Murder or self-defence? Jury begins hearing case in killing of Ahmaud Arbery

Murder or self-defence? Jury begins hearing case in killing of Ahmaud Arbery


Brunswick: A Georgia prosecutor told a jury that the three white men on trial for the killing of Ahmaud Arbery wrongly assumed the worst about the black man when they chased and shot him as he jogged through their neighbourhood in February 2020.

“A very wise person once said, ‘Don’t assume the worst of another person’s intentions’,” prosecutor Linda Dunikoski said on Friday (local time) in her opening statement, in which she described the defendants threatening Arbery with deadly violence.

Ahmaud Arbery is shown on mobile phone footage running on a street in a neighbourhood outside Brunswick in Georgia in February last year.Credit:Twitter via AP

Gregory McMichael, 65, his son Travis McMichael, 35, and neighbour William “Roddie” Bryan, 52, have pleaded not guilty to charges of murder, aggravated assault and false imprisonment, and face life in prison if convicted on the most serious charge.

Prosecutors say when the defendants saw a black man on a Sunday afternoon jog through a mostly white neighbourhood, they mistook him for someone fleeing from a crime.

The men’s defence lawyers say they were justified in trying to detain Arbery under a citizen’s arrest law that was codified during the Civil War. That law was later repealed amid outrage over the killing, which spurred nationwide protests after mobile phone video emerged more than two months later.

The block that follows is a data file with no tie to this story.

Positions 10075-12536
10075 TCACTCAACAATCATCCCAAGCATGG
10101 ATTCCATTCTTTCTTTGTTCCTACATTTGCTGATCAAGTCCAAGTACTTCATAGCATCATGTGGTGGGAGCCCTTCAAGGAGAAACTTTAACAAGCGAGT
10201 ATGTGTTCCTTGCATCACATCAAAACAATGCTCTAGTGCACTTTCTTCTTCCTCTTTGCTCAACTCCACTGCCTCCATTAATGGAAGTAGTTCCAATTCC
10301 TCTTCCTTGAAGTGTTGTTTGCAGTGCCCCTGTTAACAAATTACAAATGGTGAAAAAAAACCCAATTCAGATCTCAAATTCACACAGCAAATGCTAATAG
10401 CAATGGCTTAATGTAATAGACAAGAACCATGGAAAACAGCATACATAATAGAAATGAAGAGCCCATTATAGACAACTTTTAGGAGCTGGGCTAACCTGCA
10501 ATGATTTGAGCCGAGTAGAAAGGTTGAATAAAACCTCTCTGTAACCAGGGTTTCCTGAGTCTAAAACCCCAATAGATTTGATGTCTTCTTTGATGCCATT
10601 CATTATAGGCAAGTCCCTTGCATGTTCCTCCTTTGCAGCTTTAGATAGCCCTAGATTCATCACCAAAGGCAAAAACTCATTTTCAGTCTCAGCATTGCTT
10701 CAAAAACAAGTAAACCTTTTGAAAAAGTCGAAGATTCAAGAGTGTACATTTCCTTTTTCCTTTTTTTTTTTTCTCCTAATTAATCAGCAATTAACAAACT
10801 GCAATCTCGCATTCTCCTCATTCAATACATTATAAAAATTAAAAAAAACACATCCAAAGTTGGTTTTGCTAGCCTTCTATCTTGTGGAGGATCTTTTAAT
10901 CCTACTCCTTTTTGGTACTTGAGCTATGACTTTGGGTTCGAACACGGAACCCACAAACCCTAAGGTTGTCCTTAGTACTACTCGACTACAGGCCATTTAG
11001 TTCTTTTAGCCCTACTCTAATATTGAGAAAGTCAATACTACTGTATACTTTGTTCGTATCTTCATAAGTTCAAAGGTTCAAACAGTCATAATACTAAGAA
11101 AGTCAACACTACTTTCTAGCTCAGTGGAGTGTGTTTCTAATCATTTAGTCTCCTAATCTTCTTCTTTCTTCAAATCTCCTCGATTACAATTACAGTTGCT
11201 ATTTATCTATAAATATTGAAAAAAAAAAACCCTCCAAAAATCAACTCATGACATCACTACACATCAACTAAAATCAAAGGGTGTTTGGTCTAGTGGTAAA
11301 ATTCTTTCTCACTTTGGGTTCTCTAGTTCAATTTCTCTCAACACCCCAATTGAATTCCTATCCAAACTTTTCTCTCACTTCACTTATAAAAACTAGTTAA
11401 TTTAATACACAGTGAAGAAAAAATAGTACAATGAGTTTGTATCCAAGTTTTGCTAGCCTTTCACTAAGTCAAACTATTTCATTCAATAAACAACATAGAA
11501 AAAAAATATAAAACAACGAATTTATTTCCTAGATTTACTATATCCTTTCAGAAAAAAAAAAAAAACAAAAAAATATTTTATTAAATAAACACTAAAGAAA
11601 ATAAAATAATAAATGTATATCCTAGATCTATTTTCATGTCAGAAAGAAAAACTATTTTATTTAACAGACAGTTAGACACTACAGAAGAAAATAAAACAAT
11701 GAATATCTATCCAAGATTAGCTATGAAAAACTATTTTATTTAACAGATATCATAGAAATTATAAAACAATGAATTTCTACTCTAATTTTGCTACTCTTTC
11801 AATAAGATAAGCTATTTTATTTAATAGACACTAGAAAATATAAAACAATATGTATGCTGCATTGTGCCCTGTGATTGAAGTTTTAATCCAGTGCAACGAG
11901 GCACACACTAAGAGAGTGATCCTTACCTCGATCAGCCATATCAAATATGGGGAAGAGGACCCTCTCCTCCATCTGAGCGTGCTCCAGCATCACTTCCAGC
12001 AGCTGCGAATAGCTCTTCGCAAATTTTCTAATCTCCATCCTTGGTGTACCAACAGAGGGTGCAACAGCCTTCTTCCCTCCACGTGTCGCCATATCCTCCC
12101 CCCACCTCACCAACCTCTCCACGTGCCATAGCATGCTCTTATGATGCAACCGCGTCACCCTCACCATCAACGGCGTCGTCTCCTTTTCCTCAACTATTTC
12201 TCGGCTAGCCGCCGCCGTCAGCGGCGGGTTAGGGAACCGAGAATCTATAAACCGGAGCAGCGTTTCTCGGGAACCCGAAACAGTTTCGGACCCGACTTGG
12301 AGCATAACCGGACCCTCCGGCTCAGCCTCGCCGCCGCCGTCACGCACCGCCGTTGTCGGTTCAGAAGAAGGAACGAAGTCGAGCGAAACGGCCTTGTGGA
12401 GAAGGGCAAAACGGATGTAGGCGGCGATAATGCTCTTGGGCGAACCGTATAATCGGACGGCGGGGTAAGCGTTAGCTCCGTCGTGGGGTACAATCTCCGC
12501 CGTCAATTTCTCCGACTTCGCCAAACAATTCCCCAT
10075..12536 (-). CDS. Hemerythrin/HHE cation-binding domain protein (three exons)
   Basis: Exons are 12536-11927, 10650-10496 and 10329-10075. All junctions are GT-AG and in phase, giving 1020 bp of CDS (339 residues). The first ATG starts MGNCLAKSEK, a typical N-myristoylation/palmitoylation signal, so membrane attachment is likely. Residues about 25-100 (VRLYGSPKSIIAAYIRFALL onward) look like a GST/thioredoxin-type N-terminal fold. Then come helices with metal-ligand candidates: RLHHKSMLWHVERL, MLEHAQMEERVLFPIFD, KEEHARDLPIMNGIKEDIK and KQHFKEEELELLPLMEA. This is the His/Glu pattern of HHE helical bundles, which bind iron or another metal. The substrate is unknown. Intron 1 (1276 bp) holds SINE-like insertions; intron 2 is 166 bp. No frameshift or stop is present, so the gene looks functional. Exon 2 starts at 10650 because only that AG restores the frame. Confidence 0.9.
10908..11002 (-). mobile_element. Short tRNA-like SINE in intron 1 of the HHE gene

Gregory McMichael, centre, is standing trial over the death of Arbery.Credit:AP

“All three of these defendants did everything they did based on assumptions,” Dunikoski said as she showed videos of Arbery’s final minutes.

“They made decisions in their driveways based on those assumptions that took a young man’s life, and that is why we are here.”

She told the mostly white jury in Glynn County Superior Court they would see Arbery’s Nike running shoes, their tread almost entirely worn away because he was such an avid runner.

A few minutes before he was killed, he was running “really fast” past the McMichaels’ house, where the elder McMichael was out in his driveway fixing cushions for his boat, Dunikoski said.

McMichael ran inside his house to get his handgun while hailing his son, who grabbed his 12-gauge shotgun. The two got in a pickup truck and began chasing Arbery, trying to ask him what he was running from.

Travis McMichael later told police he “assumed something was up”, the jury was told.Credit:AP

“I assumed something was up,” Travis McMichael later told police when explaining why he chased Arbery, Dunikoski told the jury.

Bryan soon saw the chase from his own driveway and got in his own pickup truck to join in. Dunikoski repeatedly called the truck a “five-thousand-pound lethal weapon” used to assault Arbery.

Bryan tried to hit Arbery four times with his truck as he attempted to force Arbery off the road into a ditch, Dunikoski said. After a few minutes Arbery was cornered.

“Ladies and gentleman, at this point in time, Mr Arbery is under attack by all three of these men,” she said.

William “Roddie” Bryan tried to hit Arbery four times in his truck, the jury was told.Credit:Reuters

She said the defendants had deadly intent, pointing to something the elder McMichael told police he shouted at Arbery: “Stop or I’ll blow your fucking head off!” He also told police they had trapped Arbery “like a rat”.

Arbery’s father left the courtroom before Bryan’s mobile phone video of the shooting was played, which shows the younger McMichael pointing his shotgun at Arbery, who runs towards it before the fatal shots are fired. Arbery’s mother sobbed into a man’s shoulder in the courtroom gallery.

The defendants’ lawyers say the younger McMichael opened fire in self-defence.


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